Location(s): 3A-57-02 (1st floor), Jalan Medan Pusat Bandar 8, 43650 Bandar Baru Bangi, Selangor

Reward: Your payout will be based on a percentage of helaian.co’s selling price as below:

Website/contact: https://helaian.co/ or WhatsApp through https://helaian.yzza.io/consignment

4. LOOOP

Opened just over a year ago, LOOOP is the brainchild of local social media influencers Adani Bakhtiar, Bay Doucet, and Emma Khoo.

Wanting to encourage a more active cycle of thrifting, the thrift store allows contributors (AKA donators) to let go of old clothes and earn back a little sum of money with each piece.

While the store is open to walk-ins for purchasing, you’ll need to book an appointment to sell your clothes or accessories. LOOOP uses a consignment model for that.

Clothing donation guidelines:

Clothing that you want to donate must be washed and clean.You can bring up to 15 curated items to donate, but LOOOP will only take in 10 selected pieces per appointment. You can check out their preferred styles here.LOOOP will display your consigned clothing in their store for only eight weeks.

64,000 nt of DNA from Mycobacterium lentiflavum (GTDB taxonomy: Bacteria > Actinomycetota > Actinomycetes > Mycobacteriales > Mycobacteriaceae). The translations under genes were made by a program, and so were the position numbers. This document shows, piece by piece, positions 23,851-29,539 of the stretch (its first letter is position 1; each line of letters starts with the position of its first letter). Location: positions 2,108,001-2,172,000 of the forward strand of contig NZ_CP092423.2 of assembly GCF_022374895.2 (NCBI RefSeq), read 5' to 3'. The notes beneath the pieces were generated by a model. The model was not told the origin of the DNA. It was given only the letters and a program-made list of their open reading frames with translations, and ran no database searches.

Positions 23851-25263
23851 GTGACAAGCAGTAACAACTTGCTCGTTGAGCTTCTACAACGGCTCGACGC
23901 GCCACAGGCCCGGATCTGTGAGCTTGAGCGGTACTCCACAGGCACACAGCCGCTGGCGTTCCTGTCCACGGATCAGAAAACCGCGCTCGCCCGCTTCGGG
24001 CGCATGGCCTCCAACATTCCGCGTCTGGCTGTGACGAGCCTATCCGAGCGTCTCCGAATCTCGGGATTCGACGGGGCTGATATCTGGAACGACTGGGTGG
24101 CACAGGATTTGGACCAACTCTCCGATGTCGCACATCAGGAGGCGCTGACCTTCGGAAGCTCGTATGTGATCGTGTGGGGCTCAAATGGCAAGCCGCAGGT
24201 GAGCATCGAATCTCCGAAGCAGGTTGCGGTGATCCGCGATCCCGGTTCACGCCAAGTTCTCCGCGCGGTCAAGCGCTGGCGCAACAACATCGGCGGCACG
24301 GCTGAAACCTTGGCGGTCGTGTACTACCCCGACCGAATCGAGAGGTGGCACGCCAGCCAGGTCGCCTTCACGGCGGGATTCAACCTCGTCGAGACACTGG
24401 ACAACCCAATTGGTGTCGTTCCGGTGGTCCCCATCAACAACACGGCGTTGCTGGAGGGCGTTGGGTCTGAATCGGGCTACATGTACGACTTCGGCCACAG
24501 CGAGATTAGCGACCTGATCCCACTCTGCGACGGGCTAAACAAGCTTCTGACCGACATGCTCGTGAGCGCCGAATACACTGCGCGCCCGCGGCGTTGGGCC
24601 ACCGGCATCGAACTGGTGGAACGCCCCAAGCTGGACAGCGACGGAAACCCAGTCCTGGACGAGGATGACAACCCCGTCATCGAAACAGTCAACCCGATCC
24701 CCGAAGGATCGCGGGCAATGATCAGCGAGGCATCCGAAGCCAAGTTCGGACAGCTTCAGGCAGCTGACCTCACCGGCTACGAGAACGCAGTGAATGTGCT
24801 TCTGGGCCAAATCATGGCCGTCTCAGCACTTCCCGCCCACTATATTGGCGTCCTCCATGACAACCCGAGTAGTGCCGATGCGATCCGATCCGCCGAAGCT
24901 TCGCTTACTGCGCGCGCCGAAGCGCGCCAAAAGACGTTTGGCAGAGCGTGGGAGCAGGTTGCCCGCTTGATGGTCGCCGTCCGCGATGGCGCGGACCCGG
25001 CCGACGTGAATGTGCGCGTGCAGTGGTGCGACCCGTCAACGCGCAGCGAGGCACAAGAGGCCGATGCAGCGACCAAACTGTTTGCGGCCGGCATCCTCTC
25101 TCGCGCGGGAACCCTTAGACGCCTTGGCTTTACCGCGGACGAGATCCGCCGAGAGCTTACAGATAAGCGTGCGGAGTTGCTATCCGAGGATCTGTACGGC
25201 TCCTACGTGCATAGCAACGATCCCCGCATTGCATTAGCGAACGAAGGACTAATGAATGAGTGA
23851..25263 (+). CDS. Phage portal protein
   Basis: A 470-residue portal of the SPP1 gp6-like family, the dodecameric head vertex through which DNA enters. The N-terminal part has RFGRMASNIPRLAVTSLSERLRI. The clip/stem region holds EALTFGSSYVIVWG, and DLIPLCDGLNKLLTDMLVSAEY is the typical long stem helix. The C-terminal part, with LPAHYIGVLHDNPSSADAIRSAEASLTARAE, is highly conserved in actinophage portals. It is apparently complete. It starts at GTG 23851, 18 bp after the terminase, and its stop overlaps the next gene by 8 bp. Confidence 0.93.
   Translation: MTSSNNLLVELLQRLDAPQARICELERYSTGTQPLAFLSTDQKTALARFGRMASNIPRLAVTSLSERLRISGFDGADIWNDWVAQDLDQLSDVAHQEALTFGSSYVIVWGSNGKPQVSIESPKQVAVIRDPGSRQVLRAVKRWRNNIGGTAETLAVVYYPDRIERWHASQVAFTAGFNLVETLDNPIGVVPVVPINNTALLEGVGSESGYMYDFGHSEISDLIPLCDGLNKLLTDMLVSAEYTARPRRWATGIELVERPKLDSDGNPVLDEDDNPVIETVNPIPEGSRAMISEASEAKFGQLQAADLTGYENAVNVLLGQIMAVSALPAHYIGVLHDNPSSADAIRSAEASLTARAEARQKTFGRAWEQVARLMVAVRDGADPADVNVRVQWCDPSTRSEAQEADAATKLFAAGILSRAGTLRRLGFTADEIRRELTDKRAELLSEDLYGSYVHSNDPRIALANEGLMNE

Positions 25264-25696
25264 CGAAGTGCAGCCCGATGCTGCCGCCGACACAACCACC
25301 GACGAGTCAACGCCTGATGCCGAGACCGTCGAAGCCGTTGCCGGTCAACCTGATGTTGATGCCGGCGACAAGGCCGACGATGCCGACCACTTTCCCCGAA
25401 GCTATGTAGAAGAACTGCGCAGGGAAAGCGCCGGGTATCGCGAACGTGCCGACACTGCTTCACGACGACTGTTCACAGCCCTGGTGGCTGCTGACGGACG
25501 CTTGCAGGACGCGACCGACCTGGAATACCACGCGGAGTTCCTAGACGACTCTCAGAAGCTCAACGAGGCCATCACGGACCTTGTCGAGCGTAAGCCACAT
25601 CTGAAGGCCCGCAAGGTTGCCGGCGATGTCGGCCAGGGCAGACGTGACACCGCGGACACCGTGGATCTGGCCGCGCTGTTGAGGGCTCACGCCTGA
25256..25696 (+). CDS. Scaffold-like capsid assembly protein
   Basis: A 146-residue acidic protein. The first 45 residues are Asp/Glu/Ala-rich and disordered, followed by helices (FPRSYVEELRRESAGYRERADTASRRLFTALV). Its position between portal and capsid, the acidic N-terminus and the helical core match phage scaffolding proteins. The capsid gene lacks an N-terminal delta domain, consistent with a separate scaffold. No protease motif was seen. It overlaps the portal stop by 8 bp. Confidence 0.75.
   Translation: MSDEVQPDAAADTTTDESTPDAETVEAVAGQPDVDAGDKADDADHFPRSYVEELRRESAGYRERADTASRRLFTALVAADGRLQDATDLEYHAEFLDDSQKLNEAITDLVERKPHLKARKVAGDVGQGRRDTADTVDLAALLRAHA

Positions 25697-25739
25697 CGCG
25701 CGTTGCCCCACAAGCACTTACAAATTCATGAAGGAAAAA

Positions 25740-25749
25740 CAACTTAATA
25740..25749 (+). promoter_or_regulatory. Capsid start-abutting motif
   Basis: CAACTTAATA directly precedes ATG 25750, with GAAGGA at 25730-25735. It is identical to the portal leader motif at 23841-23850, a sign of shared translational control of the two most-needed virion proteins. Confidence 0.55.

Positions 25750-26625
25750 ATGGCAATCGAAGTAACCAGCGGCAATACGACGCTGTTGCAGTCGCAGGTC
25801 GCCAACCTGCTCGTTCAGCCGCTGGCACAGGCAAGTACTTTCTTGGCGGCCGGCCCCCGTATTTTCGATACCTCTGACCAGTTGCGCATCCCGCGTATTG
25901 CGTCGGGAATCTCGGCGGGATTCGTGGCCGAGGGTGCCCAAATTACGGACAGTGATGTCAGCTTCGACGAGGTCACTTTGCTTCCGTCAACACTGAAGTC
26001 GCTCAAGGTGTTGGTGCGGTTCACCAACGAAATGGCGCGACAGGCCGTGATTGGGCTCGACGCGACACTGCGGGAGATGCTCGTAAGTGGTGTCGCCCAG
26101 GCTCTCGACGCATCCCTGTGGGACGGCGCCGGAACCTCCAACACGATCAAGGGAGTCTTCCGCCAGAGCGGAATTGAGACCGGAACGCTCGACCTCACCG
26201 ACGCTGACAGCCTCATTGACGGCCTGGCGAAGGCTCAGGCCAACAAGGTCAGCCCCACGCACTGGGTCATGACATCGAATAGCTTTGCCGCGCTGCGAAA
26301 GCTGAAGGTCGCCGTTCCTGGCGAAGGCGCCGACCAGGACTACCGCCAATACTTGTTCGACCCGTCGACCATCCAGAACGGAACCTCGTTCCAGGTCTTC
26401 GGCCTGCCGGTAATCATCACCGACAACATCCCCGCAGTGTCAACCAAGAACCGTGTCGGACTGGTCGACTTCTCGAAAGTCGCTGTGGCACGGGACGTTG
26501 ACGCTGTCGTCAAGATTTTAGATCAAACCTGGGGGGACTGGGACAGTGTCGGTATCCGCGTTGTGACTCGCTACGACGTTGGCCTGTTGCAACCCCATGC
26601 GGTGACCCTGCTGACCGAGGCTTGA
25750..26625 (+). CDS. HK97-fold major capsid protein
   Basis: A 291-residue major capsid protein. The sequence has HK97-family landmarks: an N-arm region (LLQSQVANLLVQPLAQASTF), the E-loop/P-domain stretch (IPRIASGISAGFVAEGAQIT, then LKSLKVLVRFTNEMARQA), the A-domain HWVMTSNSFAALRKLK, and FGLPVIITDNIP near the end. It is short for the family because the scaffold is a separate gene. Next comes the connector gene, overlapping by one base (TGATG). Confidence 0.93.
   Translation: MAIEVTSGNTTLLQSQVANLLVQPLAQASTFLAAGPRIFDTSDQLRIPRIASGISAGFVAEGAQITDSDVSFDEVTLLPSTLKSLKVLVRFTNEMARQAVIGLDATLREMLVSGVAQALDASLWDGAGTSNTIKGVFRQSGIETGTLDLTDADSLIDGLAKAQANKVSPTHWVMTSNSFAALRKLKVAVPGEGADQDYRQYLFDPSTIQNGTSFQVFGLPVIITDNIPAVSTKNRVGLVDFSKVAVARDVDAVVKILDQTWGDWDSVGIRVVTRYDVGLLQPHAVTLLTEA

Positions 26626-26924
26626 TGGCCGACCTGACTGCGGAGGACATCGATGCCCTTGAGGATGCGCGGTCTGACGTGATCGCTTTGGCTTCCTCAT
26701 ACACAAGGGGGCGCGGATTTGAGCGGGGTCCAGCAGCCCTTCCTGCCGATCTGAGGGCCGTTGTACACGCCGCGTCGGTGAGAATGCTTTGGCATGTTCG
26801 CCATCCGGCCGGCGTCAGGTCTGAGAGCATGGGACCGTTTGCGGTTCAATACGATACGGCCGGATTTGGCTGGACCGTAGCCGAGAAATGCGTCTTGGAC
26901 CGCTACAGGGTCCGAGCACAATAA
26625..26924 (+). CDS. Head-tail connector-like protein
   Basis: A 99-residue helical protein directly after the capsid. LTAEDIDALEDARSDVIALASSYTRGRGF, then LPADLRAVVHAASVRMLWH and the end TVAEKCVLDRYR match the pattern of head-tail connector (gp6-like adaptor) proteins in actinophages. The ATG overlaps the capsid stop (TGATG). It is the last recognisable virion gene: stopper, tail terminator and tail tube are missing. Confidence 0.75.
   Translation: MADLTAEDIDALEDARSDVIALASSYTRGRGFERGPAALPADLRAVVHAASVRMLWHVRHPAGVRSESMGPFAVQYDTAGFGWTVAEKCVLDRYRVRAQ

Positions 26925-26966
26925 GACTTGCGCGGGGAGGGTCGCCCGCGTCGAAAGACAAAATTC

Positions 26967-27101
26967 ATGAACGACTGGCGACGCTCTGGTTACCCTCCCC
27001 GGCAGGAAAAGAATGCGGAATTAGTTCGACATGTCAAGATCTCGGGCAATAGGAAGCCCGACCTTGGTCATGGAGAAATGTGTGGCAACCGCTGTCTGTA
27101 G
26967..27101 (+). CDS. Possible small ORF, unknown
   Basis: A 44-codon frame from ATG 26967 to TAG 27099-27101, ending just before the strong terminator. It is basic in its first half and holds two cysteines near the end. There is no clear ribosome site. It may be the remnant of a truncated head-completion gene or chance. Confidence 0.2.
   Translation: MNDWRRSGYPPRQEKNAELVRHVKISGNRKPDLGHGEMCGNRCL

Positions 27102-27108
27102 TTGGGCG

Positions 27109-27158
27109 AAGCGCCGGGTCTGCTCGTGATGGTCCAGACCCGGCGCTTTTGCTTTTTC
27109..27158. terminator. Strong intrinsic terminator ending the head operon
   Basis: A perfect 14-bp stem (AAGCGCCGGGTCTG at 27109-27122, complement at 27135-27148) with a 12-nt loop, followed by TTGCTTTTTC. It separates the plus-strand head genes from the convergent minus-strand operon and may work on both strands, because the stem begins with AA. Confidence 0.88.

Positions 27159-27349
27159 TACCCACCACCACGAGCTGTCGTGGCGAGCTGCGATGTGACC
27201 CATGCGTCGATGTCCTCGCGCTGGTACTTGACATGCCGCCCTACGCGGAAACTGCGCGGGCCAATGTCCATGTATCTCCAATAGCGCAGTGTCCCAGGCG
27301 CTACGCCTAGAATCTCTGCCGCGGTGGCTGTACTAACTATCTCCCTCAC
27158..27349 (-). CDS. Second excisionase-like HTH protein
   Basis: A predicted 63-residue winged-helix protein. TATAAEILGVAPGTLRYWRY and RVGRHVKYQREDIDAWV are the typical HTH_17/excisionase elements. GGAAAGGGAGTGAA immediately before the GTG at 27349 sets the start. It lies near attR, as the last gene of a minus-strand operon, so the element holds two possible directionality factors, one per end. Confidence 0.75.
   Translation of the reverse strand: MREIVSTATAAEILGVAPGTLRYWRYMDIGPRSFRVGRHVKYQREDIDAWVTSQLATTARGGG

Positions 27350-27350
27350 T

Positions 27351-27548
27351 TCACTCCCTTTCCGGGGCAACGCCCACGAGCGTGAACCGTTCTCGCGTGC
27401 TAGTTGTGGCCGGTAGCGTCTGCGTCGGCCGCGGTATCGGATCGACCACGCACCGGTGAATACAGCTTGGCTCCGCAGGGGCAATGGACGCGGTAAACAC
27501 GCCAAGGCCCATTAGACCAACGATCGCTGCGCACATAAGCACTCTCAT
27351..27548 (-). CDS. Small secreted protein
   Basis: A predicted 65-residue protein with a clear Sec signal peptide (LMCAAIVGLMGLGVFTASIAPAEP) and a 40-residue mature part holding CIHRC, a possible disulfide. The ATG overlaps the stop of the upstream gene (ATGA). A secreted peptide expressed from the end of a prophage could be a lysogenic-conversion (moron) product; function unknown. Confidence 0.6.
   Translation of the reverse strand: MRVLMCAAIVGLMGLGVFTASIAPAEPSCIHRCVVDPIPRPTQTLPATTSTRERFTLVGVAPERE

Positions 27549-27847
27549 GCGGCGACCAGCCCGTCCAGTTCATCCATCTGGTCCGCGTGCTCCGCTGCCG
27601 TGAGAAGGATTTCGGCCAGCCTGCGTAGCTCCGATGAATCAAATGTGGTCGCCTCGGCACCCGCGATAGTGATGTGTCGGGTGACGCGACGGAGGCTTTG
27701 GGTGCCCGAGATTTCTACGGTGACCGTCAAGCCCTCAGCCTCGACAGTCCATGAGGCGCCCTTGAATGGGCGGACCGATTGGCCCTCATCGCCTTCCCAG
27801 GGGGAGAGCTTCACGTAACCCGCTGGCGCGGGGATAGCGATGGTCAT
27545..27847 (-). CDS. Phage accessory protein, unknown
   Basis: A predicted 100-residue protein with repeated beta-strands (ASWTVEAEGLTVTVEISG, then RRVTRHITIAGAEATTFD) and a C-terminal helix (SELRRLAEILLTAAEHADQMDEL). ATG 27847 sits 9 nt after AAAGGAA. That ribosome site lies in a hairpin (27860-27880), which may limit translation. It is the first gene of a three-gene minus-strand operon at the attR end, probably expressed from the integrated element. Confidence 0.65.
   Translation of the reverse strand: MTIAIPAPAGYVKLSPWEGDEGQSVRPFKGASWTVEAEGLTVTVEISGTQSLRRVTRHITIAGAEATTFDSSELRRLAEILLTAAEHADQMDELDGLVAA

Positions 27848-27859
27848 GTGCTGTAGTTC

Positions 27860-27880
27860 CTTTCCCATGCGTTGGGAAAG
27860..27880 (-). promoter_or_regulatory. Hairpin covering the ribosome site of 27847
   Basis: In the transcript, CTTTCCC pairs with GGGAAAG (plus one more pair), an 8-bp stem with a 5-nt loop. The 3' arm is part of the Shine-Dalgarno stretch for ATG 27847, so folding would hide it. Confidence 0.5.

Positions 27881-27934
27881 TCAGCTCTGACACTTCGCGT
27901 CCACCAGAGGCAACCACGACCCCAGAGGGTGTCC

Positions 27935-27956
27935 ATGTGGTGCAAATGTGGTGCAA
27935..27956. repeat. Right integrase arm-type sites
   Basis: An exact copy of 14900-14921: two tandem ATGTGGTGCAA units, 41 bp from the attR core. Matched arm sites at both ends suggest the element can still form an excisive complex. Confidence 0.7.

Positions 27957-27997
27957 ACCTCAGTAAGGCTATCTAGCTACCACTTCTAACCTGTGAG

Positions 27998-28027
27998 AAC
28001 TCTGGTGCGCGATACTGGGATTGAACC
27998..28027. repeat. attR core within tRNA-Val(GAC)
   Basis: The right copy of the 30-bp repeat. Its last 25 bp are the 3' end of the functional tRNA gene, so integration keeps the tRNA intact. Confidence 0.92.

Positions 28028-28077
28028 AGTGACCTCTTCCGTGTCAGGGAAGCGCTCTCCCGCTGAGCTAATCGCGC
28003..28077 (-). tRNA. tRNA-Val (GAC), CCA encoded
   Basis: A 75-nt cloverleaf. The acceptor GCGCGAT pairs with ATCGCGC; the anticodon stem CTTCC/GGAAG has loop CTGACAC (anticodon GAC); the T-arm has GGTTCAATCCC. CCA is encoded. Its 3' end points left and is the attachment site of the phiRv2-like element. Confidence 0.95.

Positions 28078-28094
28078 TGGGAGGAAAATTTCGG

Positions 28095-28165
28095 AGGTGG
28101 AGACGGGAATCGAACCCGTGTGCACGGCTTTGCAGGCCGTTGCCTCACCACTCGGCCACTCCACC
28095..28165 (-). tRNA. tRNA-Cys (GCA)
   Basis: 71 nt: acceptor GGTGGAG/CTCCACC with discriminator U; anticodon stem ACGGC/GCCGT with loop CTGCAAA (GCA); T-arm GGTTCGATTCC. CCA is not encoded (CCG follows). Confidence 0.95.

Donation process:

Based on appointment slots that are released bi-weekly on Sunday at 9PM, you can make an appointment here. Appointments are necessary for you to consign and ultimately donate.Prepare your items and arrive at your appointment on time. Fill up an onboarding form and pay an RM15 consignment fee.After a curation process of about 20 minutes, you’ll get a receipt that lists all of your accepted pieces and their expiration dates. Rejected items can be donated by LOOOP on your behalf, or you can take them home.You’re encouraged to write a note for each consigned piece to enable customers to connect with an item through its history, and increase its chances of being bought.LOOOP will send you a pricing email within a week, and you can make pricing amendments within 24 hours. After that, your items will be tagged and displayed in their retail store.You’ll get an email each time an item is sold, and you can also log on to LOOOP’s portal to check on the status of your consigned pieces and the balance of your earnings.You can pick up unsold items at the end of the eight-week retail cycle, or have LOOOP donate them on your behalf.